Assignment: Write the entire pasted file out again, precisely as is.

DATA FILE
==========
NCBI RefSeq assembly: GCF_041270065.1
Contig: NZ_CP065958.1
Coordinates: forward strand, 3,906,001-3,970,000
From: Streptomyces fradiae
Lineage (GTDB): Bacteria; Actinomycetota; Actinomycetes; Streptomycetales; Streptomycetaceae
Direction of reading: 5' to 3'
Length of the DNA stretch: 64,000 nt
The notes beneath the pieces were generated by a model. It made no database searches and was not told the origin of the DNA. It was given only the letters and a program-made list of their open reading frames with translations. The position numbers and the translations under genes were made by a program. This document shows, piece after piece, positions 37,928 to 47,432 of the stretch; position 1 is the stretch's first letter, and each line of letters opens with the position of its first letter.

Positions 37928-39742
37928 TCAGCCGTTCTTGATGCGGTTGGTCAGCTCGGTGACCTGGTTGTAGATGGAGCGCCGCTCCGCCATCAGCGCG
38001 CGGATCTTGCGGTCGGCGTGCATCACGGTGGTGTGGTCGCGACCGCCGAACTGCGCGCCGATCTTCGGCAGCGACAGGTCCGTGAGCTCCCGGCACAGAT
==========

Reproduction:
NCBI RefSeq assembly: GCF_041270065.1
Contig: NZ_CP065958.1
Coordinates: forward strand, 3,906,001-3,970,000
From: Streptomyces fradiae
Lineage (GTDB): Bacteria; Actinomycetota; Actinomycetes; Streptomycetales; Streptomycetaceae
Direction of reading: 5' to 3'
Length of the DNA stretch: 64,000 nt
The notes beneath the pieces were generated by a model. It made no database searches and was not told the origin of the DNA. It was given only the letters and a program-made list of their open reading frames with translations. The position numbers and the translations under genes were made by a program. This document shows, piece after piece, positions 37,928 to 47,432 of the stretch; position 1 is the stretch's first letter, and each line of letters opens with the position of its first letter.

Positions 37928-39742
37928 TCAGCCGTTCTTGATGCGGTTGGTCAGCTCGGTGACCTGGTTGTAGATGGAGCGCCGCTCCGCCATCAGCGCG
38001 CGGATCTTGCGGTCGGCGTGCATCACGGTGGTGTGGTCGCGACCGCCGAACTGCGCGCCGATCTTCGGCAGCGACAGGTCCGTGAGCTCCCGGCACAGAT